Whales have had to endure plenty over the years, from harpooning to ship strikes to pollution. But for southern right whales off Peninsula Valdes in Argentina, there’s a new and increasingly serious threat: attacking seagulls, which are preying on the gargantuan mammals.
If this sounds a bit like an Alfred Hitchcock tale, it is.
Hungry gull takes bite from the back of a southern right whale off Peninsula Valdes, Argentina. Credit: Mariano Sironi / Instituto de Conservacion de Ballenas
When the cetaceans arrive for the breeding season between June and September, the scavenging birds swarm out and land on the backs of surfacing whales, hurriedly tearing away skin and blubber, leaving wounds that can measure eight inches across.
Scientists are concerned because attacks are altering the whales’ behavior; they may be jeopardizing calf survival, and could be facilitating the transmission of infectious disease.
This is the only location in the world where the phenomenon is known to occur. The BBC and Discover magazine report that gull attacks on southern right whales were first documented in 1972, and for a couple of years they affected about 1% of the whale population.
But today about 78% of Peninsula Valdes whales carry wounds inflicted by gulls. The increase probably stems from a population explosion among the gulls, perhaps because of an abundant food source in nearby landfills and discarded refuse from the fishing fleet (as the gull population increases, so does the fierce competition for food).
Scientists have found that some gulls are more problematic than others, but are concerned that attacking whales is becoming instinctive among new generations.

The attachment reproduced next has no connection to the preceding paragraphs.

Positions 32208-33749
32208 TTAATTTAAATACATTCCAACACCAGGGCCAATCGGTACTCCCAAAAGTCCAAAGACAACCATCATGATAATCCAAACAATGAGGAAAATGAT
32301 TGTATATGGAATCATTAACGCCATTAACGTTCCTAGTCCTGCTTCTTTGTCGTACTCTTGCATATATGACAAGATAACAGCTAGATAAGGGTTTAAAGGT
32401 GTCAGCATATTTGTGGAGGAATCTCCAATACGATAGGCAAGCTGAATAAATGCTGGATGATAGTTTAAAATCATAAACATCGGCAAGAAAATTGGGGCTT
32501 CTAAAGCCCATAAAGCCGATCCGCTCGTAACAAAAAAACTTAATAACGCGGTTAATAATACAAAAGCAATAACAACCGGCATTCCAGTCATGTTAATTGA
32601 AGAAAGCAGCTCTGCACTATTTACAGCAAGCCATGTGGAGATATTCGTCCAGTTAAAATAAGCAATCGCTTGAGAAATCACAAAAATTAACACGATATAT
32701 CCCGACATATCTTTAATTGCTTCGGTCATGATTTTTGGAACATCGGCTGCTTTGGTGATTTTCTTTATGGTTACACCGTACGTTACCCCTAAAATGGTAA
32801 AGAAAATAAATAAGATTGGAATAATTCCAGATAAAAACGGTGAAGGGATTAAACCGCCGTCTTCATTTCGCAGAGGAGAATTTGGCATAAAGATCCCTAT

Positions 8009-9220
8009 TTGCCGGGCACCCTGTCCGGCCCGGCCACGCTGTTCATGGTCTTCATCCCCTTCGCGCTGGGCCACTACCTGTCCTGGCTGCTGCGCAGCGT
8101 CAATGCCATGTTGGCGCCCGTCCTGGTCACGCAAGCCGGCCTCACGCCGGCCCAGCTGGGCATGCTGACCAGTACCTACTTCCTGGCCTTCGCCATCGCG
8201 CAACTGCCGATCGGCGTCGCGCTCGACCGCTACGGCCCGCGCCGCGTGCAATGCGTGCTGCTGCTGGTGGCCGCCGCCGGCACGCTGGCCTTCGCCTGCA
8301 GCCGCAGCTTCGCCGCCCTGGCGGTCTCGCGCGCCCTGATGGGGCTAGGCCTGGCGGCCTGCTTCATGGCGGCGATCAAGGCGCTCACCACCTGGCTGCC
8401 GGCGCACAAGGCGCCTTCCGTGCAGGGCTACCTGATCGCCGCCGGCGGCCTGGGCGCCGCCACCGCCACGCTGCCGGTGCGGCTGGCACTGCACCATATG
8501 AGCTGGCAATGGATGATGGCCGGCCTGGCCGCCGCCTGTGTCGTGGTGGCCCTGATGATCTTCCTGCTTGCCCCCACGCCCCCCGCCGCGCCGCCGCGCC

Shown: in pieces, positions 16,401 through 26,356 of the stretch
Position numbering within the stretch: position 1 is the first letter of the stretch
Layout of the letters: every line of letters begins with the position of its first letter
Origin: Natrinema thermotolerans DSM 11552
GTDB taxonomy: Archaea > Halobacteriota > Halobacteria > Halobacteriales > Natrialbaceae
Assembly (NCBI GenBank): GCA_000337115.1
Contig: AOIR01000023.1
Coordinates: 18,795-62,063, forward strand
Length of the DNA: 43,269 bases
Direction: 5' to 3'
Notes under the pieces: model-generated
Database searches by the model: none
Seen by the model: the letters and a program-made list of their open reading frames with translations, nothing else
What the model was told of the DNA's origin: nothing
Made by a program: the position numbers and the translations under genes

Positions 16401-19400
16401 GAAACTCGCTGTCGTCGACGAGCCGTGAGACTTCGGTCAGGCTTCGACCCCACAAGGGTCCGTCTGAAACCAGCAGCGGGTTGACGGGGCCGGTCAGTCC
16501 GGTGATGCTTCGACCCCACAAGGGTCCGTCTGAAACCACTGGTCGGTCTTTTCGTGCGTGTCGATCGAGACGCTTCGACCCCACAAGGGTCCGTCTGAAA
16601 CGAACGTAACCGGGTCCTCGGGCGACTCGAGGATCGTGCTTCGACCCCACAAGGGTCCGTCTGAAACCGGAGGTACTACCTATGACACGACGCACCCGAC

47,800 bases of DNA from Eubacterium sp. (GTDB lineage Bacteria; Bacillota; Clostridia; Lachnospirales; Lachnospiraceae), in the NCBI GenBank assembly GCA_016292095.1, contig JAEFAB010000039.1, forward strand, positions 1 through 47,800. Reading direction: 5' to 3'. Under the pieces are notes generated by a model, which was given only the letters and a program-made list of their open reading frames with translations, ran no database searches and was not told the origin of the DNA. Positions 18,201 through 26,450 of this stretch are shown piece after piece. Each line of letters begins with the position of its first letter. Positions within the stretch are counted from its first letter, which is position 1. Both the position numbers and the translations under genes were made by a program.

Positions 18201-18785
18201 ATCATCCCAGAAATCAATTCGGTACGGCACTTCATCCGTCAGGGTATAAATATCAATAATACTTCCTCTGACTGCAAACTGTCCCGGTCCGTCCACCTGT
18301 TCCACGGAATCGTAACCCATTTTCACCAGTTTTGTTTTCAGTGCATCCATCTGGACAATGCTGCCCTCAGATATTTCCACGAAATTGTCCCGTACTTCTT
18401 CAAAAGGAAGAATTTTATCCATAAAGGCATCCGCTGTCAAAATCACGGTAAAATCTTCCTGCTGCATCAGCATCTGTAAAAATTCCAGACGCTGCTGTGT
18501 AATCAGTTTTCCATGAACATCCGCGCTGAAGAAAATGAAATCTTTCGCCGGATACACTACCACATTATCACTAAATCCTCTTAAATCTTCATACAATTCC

Biologist Mariano Sironi of the Institutio de Conservacion de Ballenas states on the Ocean Alliance website: “They alter the whales’ normal behavior, interfere with lactation, reduce resting time, and increase the whales’ swimming speeds.”
Sironi was the lead author of a study that determined the gulls prefer to prey on mother-calf pairs, focusing largely on the babies. The gulls are less likely to go after juvenile whales unless the juveniles are interacting with mother-calf pairs.
Biologist Ana Fazio of the Argentinian group CONICET confirmed this in a separate study, in which she voiced concerns about gulls transmitting bacteria from rubbish dumps into whales. Some whales have developed unusual skin patterns caused by lesions.
It’s possible, but not yet determined, that calf survival is being jeopardized by attacking gulls. There has been unusually high calf mortality in recent years, but reasons are unknown.
The whales, which are not endangered, have learned how to reduce the frequency of attacks “by changing their resting posture at the surface, arching their backs to keep them underwater,” Sironi’s study reveals.
But real help may have come in the form of a government management plan that includes killing problematic birds and closing rubbish dumps to reduce the amount of waste and, hopefully, shrink the gull population.
That process will take time, however. Meanwhile, the whales will simply have to endure.
— Images are courtesy of Mario Sironi, via the BBC